It’s become somewhat of a routine as he does so often, tying into Roed’s reminder that you need to commit yourself to something for 10,000 hours to master it and yes, he only dons a Speedo, goggles and cap to do so, but Stramrood said that with every swim, he still looks for an excuse to climb into the Zodiac that accompanies him instead of completing the swim.

It’s all about mindset...

When preparing for an ice swim, Stramrood sometimes visits I&J in his lunch break and asks them to fill a tub with ice, then submerges himself for 20 minutes.

That's a far cry from the two minutes we were eventually able to submerge our arms in the ice coolers, and at the other end of the scale – the 32 minutes it took him to complete his first ‘ice mile’ swim in Antarctica on 2 March 2014, at a temperature of -1’C, after a full week of being on standby for the swim, a focused state of mental readiness that’s truly exhausting.

The details of how he got to that point are Stramrood’s to tell – and he tells them well, having kept the masterclass attendees enthralled for a full four-hour session, with many clamouring for further insights.

Key among these were that this still doesn’t come easily to Stramrood. Every ice swim is a challenge that he has to ‘psych himself up’ for and focus on at every step of the process.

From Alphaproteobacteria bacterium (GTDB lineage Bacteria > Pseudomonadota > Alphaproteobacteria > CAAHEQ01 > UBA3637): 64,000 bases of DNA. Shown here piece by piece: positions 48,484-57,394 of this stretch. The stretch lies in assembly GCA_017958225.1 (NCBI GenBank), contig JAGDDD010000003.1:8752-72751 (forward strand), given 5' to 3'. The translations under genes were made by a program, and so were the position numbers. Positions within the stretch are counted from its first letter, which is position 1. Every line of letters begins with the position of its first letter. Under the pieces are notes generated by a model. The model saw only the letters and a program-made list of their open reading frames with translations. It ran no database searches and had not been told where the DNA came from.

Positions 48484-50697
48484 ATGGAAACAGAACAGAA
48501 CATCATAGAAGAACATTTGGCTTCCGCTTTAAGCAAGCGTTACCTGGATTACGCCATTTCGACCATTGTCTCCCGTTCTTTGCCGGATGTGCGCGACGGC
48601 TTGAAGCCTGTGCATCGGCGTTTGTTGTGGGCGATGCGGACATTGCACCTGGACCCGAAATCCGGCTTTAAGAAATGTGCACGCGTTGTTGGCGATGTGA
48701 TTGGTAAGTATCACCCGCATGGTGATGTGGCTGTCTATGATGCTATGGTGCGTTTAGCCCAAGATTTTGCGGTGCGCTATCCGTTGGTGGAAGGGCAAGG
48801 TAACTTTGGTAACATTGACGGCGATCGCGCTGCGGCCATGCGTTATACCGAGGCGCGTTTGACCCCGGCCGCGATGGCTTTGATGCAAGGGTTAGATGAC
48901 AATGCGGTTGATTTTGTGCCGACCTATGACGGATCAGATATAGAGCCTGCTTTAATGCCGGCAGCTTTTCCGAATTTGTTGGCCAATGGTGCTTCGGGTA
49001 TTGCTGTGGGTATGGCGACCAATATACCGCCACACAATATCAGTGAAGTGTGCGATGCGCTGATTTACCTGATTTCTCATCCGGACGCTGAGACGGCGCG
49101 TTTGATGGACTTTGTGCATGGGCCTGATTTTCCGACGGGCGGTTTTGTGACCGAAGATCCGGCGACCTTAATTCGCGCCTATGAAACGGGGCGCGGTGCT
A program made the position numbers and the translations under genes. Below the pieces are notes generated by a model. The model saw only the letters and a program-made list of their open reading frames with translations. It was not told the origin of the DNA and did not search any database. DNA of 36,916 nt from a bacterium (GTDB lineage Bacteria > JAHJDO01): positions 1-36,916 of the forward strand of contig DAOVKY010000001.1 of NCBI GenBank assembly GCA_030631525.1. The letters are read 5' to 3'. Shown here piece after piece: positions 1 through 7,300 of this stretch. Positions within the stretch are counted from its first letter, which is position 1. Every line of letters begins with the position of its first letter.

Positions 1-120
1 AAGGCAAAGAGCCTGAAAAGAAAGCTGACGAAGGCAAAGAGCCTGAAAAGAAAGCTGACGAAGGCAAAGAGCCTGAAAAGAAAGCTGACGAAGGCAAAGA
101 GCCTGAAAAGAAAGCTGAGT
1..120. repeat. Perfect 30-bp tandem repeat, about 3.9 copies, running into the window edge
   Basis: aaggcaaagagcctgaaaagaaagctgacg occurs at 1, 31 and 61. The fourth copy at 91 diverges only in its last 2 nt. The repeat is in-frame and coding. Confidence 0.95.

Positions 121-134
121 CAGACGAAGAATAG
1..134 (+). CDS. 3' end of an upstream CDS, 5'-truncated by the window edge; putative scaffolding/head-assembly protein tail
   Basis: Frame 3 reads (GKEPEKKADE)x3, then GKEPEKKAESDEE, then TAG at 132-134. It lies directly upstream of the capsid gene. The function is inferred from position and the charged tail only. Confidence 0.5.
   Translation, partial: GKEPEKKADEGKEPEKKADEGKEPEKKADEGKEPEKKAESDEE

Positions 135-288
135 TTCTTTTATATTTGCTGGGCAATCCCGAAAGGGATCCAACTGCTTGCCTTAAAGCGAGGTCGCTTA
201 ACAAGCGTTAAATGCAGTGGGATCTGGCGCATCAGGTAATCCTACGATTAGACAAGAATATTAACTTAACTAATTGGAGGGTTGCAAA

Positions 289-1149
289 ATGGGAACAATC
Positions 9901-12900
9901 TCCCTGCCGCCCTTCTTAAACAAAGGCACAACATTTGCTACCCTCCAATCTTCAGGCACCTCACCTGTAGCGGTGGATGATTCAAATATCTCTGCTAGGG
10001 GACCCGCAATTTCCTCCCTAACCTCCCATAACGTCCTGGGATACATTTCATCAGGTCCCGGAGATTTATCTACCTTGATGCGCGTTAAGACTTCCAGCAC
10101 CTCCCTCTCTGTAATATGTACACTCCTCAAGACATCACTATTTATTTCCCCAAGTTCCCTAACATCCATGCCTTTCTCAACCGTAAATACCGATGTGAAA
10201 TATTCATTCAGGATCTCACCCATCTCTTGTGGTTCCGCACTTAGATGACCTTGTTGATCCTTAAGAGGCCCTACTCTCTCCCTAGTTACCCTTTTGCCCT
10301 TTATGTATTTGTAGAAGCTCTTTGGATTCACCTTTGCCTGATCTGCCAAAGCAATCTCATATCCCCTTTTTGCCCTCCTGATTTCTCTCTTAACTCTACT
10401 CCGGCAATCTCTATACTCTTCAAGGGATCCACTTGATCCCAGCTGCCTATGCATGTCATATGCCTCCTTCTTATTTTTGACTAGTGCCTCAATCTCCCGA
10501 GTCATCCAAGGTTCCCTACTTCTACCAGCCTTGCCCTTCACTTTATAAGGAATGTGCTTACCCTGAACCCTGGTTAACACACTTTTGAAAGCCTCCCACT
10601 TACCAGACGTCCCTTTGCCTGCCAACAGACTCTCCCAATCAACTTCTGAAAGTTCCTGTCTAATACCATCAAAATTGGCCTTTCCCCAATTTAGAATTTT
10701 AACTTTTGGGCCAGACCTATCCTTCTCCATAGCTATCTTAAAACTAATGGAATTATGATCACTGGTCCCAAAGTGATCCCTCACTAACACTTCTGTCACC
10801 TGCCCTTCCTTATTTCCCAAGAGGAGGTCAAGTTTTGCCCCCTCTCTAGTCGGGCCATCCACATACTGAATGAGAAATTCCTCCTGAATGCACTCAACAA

Stramrood presented us with the uncomfortable truth that we default away from danger all the time. There are things we could do differently in our daily lives, which are the little ‘impossibles’ that shape us. Every single day we doubt ourselves and to keep identifying those doubts is harder than you think unless you have a grit mindset.

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For me, the standout quote of the day was this: ‘Not trying is an immediate fail, but trying and failing is learning’.

Told to immerse our arms in those ice coolers again we definitely had the inspiration to stay in longer – doubling our earlier attempts, on average – just from being more aware of what our minds were telling us to do.

Stramrood said this is proof that where your mind sets the line is not necessarily where the line is – within reason, of course.

Do. Learn. Fail. Repeat. Again and again.